Tech worker Paige A. Thompson has been charged with computer fraud for compromising the data of 106 million Capital One customers.
Thompson took advantage of a firewall misconfiguration to access data stored in a Capital One cloud server.
The cloud provider was confirmed as Amazon Web Services. Thompson was also revealed to be a former Amazon Web Services employee.
Source: SoftwareReviews Amazon Web Services Scorecard, accessed August 14, 2019
In their statement, Capital One said that “this type of vulnerability is not specific to the cloud.” What this means is that the data breach had nothing to do with security vulnerabilities of Amazon Web Services itself. The problem instead lay with a misconfigured firewall internal to Capital One.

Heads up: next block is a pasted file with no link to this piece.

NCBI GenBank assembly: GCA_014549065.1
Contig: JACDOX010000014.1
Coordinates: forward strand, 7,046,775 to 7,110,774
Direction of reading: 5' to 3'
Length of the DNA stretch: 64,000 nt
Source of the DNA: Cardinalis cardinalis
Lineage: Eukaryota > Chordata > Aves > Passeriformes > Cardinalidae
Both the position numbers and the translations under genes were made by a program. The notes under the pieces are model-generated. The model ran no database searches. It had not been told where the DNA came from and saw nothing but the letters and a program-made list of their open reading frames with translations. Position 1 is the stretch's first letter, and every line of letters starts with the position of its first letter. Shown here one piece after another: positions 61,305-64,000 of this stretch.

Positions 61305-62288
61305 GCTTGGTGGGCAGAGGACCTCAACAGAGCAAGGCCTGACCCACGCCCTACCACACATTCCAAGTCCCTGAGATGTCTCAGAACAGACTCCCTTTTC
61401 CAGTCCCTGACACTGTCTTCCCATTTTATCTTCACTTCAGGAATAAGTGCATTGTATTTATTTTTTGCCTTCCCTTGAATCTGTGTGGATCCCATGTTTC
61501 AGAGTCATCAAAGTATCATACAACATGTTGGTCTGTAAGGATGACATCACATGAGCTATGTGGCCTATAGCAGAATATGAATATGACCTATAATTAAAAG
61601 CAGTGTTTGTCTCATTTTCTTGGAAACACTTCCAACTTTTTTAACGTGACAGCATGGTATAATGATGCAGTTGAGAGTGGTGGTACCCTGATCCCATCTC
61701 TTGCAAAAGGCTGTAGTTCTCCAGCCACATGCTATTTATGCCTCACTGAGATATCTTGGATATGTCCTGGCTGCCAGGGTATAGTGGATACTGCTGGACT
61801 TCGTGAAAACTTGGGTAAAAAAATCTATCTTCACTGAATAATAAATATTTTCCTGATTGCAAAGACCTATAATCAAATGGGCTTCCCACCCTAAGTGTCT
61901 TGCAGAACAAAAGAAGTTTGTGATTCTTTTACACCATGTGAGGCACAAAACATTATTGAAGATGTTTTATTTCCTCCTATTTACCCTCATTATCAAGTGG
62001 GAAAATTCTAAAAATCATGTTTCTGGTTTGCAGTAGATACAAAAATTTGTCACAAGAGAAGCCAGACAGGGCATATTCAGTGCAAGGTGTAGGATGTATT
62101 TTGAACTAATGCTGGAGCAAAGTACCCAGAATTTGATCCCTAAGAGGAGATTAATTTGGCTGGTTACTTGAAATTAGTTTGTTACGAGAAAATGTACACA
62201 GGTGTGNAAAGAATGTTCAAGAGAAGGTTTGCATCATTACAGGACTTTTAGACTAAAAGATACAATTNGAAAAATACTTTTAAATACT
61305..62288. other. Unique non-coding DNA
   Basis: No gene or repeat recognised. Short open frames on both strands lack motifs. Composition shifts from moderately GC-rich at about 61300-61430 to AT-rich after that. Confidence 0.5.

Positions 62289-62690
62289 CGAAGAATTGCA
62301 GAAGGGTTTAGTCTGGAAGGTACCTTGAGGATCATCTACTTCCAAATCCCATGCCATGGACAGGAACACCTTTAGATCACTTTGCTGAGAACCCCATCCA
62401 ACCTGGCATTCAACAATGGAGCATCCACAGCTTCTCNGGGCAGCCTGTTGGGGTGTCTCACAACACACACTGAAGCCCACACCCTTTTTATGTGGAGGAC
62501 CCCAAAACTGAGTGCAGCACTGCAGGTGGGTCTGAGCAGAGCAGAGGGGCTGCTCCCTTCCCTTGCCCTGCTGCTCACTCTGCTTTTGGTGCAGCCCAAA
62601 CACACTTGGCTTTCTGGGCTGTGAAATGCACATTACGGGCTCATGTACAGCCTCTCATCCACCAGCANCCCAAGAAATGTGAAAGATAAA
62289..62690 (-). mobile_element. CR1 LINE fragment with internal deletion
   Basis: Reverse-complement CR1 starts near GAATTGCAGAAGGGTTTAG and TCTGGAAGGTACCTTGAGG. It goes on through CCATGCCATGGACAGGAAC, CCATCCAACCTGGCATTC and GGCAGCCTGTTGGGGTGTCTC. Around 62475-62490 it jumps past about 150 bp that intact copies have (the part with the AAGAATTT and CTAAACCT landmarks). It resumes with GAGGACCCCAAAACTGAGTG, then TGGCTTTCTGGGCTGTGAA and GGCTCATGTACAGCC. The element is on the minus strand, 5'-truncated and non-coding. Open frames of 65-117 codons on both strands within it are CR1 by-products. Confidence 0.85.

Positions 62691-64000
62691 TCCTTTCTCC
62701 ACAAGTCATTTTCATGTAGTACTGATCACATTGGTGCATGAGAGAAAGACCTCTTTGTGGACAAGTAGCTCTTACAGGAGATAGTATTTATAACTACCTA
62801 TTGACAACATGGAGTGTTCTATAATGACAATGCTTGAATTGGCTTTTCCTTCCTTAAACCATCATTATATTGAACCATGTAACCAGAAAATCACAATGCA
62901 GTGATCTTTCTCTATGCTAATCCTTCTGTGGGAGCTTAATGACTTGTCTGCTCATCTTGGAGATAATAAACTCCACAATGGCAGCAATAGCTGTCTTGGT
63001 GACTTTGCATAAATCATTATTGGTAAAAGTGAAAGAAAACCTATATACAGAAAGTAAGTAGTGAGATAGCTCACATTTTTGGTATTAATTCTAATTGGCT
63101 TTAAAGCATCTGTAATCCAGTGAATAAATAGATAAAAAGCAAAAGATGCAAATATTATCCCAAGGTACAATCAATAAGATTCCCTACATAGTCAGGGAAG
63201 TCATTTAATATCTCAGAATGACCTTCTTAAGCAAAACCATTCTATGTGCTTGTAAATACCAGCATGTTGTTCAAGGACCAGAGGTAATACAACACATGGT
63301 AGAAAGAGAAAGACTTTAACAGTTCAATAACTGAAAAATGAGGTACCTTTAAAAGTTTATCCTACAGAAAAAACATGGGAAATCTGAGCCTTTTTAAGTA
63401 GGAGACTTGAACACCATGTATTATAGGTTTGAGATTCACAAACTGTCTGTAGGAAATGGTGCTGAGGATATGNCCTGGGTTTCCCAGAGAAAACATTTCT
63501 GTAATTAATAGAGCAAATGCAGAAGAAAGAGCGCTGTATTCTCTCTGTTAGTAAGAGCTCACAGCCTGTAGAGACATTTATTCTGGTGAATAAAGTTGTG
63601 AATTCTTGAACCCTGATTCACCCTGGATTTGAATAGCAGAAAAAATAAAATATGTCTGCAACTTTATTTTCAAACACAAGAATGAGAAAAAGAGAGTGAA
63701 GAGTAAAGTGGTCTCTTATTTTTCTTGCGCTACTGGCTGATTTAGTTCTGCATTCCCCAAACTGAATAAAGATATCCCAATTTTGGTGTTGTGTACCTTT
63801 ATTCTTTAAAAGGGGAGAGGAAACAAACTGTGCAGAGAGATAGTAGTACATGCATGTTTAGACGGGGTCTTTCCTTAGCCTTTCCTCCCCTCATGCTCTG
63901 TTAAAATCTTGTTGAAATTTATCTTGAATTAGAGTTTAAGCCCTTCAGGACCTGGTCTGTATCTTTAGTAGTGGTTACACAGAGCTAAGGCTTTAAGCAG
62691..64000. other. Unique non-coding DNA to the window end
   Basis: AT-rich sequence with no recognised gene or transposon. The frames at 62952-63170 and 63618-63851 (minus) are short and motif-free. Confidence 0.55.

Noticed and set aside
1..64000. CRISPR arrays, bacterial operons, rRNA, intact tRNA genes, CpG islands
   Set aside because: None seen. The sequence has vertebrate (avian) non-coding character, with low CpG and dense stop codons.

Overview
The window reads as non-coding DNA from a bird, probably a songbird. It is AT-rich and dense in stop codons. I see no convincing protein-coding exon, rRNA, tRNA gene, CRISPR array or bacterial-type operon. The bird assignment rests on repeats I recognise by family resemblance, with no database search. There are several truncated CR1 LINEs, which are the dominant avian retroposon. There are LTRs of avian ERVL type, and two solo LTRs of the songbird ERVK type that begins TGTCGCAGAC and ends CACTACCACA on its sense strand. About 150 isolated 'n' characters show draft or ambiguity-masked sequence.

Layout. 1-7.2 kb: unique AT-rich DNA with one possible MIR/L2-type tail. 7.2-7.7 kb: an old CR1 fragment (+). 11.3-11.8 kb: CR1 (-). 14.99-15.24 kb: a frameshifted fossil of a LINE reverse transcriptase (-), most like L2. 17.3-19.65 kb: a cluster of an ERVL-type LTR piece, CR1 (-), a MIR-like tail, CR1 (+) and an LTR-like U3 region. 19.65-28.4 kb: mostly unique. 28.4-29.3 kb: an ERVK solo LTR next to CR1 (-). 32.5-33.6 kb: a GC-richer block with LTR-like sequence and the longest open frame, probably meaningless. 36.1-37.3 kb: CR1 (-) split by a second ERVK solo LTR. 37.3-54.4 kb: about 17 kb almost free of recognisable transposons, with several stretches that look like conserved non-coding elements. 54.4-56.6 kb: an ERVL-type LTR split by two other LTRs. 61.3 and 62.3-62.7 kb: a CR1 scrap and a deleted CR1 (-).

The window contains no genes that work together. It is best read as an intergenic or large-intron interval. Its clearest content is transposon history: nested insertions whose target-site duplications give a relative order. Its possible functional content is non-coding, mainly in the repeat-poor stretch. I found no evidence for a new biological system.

Indeed, the relevant takeaway from this story is probably not to do with the security of Amazon Web Services. It is instead to do with why Capital One’s own Cloud Custodian – an open source governance, security, and compliance engine for cloud services – overlooked this firewall misconfiguration.
As always, clients should ensure that data stored anywhere (either in the cloud or otherwise) is protected by secure firewalls. Info-Tech’s security blueprints offer effective strategies to ensure clients can appropriately select and implement firewalls, alongside specific information on cloud security.
Source: Info-Tech Research Group Ensure Cloud Security in IaaS, PaaS, and SaaS Environments